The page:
Museo Regional de la Araucanía
The Museo Regional de la Araucanía (Av. Alemania 084, tel. 045/ 211108, www.dibam.cl/sdm_mr_araucania) is about 10 blocks west of the Plaza de Armas. Hours are 10 a.m.–5:15 p.m. weekdays, 11 a.m.–7 p.m. Saturday, and 11 a.m.–2 p.m. Sundays and holidays. Admission costs US$1 for adults, US$0.50 for children, but is free Sundays and holidays.
Created in 1940, Temuco’s improving regional museum tackles what might, in a rhetorical sense, sound euphemistic—the “encounter” between the indigenous Mapuche and Spanish-Chilean civilization. In practice, the notion that interactions between these radically distinct cultures were a give-and-take rather than simple domination and submission is a good starting point for reassessing regional history, even if the execution is imperfect.
Housed in the former Carlos Thiers residence (1924), a German immigrant–style national monument, the museo stresses the historical centrality of the Mapuche and their ancestors, and acknowledges the diversity of various subgroups: the sedentary and shifting agriculturalists of the floodplains and forests, the fisher-gatherer Lafkenche of the Pacific littoral, and the hunter-gatherer Pehuenche of the Andean cordillera.
On the other hand, lapses in rethinking the past persist—the openly expressed perspective on “pacification” in the 300-year war between the two civilizations recalls the U.S. military’s Vietnam war dogma. Exhibits implicitly credit the Mapuche resistance with fashioning deadly weapons from available materials, but overlook their horsemanship and tactical skills.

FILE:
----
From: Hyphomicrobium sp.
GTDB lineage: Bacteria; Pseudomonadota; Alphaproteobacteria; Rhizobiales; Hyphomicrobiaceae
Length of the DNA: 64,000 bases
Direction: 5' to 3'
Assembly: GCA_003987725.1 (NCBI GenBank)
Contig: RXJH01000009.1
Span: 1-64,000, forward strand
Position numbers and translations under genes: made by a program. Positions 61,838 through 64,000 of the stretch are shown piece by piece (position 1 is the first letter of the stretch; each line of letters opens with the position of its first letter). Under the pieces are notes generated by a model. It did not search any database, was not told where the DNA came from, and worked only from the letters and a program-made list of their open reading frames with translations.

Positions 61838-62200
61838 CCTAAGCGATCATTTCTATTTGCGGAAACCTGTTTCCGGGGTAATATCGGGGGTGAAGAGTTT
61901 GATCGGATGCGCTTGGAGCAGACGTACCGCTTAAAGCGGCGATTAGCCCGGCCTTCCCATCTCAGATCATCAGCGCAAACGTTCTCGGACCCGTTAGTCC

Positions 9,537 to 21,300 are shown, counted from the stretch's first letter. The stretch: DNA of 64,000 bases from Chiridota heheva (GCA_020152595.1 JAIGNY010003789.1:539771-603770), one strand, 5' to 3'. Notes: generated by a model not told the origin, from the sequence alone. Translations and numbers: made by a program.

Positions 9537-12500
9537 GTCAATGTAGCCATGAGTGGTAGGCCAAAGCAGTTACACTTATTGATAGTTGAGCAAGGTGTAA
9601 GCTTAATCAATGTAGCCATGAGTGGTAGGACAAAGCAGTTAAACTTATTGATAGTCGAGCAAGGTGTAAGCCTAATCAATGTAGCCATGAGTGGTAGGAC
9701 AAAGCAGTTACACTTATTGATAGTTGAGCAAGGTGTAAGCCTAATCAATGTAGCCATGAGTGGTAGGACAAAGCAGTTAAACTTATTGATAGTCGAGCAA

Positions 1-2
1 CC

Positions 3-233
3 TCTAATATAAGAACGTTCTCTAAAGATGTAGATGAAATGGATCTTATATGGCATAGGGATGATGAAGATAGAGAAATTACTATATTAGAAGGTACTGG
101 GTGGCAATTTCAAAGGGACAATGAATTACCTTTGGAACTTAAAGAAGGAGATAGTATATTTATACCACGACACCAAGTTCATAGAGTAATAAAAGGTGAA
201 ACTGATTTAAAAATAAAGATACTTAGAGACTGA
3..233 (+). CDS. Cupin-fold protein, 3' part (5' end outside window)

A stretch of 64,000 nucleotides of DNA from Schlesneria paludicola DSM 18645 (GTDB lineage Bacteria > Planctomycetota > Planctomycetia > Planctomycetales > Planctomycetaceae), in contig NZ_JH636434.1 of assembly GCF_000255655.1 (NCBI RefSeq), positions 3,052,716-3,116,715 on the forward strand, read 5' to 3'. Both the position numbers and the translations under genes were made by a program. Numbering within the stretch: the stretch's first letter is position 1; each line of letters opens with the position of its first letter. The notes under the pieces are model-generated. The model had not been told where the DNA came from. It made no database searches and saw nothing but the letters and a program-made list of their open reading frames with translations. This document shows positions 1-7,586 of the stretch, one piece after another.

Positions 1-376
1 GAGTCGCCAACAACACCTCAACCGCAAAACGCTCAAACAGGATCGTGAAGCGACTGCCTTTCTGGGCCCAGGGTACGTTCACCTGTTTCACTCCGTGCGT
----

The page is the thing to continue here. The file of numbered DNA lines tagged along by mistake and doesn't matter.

Coverage of postwar developments is better. Arrival of the Ferrocarril de La Frontera (Frontier Railroad) brought Catholic missionaries and immigrants from northwestern and Mediterranean Europe. Maps and photographs help chronicle Temuco’s urban development, disrupted by the 1960 earthquake. One glaring omission is the marginalization of the contemporary Mapuche.
Unearthed by researchers or donated by local residents, the collections comprise more than 3,000 archaeological, ethnographic, pictorial, photographic, and historical items. The Mapuche materials, dating mostly from about A.D. 1400 to 1800, also include 19th-century jewelry and textiles. In addition, there’s a specialized library on the Mapuche, anthropology and regional history, and cartography. All coverage is in Spanish only, however.
© Wayne Bernhardson from Moon Chile, 2nd edition